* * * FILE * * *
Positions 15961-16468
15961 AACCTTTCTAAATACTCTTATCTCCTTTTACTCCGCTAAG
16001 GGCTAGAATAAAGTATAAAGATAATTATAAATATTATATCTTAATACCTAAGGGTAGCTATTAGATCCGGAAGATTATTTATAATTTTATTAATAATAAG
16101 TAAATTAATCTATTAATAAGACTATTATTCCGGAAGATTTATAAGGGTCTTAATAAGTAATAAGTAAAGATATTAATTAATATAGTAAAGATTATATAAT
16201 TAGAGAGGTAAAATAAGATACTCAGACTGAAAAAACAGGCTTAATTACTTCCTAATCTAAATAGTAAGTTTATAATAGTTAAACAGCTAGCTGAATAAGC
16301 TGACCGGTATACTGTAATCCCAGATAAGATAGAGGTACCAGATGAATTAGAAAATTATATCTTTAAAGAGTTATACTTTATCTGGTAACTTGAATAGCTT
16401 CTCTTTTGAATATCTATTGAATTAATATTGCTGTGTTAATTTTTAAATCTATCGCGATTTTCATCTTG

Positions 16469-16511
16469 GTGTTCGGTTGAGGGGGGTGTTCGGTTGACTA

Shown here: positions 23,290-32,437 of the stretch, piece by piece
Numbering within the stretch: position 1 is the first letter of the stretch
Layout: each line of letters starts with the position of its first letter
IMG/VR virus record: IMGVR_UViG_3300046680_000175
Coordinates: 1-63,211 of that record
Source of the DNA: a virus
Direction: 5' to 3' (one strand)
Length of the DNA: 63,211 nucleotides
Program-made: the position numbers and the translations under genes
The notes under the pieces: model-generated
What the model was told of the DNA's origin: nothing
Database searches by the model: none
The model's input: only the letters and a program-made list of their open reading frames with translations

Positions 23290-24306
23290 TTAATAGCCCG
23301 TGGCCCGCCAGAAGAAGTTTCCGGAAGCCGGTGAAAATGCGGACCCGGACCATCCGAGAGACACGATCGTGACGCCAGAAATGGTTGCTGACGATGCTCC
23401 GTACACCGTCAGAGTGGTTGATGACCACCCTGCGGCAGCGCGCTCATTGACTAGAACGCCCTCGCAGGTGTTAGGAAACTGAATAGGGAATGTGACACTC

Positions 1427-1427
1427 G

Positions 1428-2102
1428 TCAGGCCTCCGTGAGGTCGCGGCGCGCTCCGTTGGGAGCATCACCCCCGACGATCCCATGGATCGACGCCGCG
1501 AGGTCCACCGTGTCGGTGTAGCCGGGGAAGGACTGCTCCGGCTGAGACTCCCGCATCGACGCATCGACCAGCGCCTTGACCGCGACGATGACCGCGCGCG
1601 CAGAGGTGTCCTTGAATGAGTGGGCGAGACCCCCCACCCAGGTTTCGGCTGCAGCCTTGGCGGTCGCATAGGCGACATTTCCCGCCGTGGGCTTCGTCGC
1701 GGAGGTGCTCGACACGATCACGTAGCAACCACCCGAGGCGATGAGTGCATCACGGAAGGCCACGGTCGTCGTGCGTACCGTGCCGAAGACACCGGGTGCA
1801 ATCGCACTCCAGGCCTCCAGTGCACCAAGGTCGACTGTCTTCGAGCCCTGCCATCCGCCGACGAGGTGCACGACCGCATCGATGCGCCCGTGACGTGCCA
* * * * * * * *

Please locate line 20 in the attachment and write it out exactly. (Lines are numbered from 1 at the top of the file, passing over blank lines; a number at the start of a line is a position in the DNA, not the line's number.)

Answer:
What the model was told of the DNA's origin: nothing